This was the second time the South African government took over Mangaung prison; the first takeover occurred in 2013 following a series of prison riots. Subsequent investigations revealed that G4S staff used electric shocks and forcible antipsychotic drug injections against incarcerated individuals. Despite this, the government returned the prison to G4S management in 2014. In 2015, 43 people incarcerated at Mangaung sued G4S for torture following revelations of a cover-up of the deaths of several incarcerated individuals.
E-carceration (Electronic Monitoring)
In 2022, G4S's parent company, Allied Universal, acquired Attenti, one of the world's largest electronic monitoring companies (formerly owned by 3M). Allied combined the company with G4S Monitoring Technologies to create Allied Universal Electronic Monitoring Services. Attenti claims to monitor over 200,000 people in more than 30 countries, as of 2013.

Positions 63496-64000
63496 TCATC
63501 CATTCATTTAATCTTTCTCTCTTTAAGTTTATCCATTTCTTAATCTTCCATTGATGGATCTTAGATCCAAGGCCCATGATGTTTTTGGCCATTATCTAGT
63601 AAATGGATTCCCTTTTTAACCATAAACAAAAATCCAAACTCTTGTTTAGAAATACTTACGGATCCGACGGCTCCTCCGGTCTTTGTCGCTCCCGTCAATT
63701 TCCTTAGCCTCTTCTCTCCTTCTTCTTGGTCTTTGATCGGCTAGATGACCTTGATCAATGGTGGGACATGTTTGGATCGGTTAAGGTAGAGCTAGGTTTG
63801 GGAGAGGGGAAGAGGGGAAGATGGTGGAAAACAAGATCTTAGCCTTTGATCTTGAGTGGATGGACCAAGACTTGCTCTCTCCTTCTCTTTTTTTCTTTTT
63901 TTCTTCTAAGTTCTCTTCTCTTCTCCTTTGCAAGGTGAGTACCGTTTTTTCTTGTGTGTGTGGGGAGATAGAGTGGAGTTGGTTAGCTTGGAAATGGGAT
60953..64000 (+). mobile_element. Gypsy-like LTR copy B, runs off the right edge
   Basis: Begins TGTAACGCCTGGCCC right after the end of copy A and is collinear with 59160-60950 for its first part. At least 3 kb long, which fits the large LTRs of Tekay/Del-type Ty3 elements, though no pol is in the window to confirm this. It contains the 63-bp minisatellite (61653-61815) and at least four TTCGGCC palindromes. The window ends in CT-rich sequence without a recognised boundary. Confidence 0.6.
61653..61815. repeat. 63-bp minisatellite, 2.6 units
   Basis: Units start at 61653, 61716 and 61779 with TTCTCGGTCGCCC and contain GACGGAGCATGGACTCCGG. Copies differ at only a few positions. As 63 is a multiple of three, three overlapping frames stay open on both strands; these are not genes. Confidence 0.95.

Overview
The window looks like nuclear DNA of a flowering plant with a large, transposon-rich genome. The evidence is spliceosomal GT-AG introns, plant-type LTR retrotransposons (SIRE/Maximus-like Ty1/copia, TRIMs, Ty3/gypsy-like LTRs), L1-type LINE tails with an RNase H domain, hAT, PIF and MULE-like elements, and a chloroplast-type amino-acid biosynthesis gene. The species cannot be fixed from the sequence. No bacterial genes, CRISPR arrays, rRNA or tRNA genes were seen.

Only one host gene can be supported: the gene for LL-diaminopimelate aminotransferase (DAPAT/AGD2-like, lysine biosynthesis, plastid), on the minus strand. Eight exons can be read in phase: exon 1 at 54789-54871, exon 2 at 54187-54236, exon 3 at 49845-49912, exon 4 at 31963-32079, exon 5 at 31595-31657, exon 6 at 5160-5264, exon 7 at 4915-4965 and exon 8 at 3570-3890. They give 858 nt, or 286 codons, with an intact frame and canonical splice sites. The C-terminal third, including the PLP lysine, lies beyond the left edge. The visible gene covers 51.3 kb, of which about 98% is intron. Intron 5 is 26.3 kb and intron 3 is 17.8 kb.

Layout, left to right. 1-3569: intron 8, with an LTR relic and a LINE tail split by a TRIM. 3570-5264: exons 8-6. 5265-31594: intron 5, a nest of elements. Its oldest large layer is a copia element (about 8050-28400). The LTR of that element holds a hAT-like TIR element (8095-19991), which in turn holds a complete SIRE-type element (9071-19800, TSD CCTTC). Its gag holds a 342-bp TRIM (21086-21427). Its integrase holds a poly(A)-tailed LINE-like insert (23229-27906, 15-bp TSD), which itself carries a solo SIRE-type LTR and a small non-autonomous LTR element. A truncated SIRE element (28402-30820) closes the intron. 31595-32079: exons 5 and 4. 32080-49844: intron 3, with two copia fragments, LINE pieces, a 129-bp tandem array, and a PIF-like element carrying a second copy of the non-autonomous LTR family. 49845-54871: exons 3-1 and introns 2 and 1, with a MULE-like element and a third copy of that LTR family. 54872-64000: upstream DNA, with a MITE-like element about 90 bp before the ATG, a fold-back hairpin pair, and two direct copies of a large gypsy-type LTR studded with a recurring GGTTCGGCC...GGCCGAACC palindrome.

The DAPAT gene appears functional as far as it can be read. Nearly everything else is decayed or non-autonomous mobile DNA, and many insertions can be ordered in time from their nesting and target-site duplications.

Attenti is one of four major providers of electronic monitoring in the U.S. Since 2013, it has provided electronic monitoring to state agencies through a master contract with Washington State, which other states can join through the National Association of State Procurement Officials. Participating states include Alaska, Arizona, Arkansas, Connecticut, Hawaii, Iowa, Louisiana, Montana, New Mexico, Oklahoma, Oregon, Rhode Island, Utah, Vermont, Washington, and West Virginia. The states of Florida, Idaho, Indiana, Michigan, and Pennsylvania, as well as Cook County, Ill., and the federal agency that oversees probations in Washington, D.C., hold independent contracts with Attenti.
Before merging with Attenti, G4S did not provide electronic monitoring services in the U.S., but had provided such services to government agencies in 20 other countries, including Australia, El Salvador, France, New Zealand, and the U.K.
In the past, G4S had a different electronic monitoring business, G4S Justice Services, which it sold to Sentinel Offender Services in 2012. At the time, G4S claimed to be "the world's largest provider of electronic monitoring services," monitoring the movements of 35,000 people across 20 countries.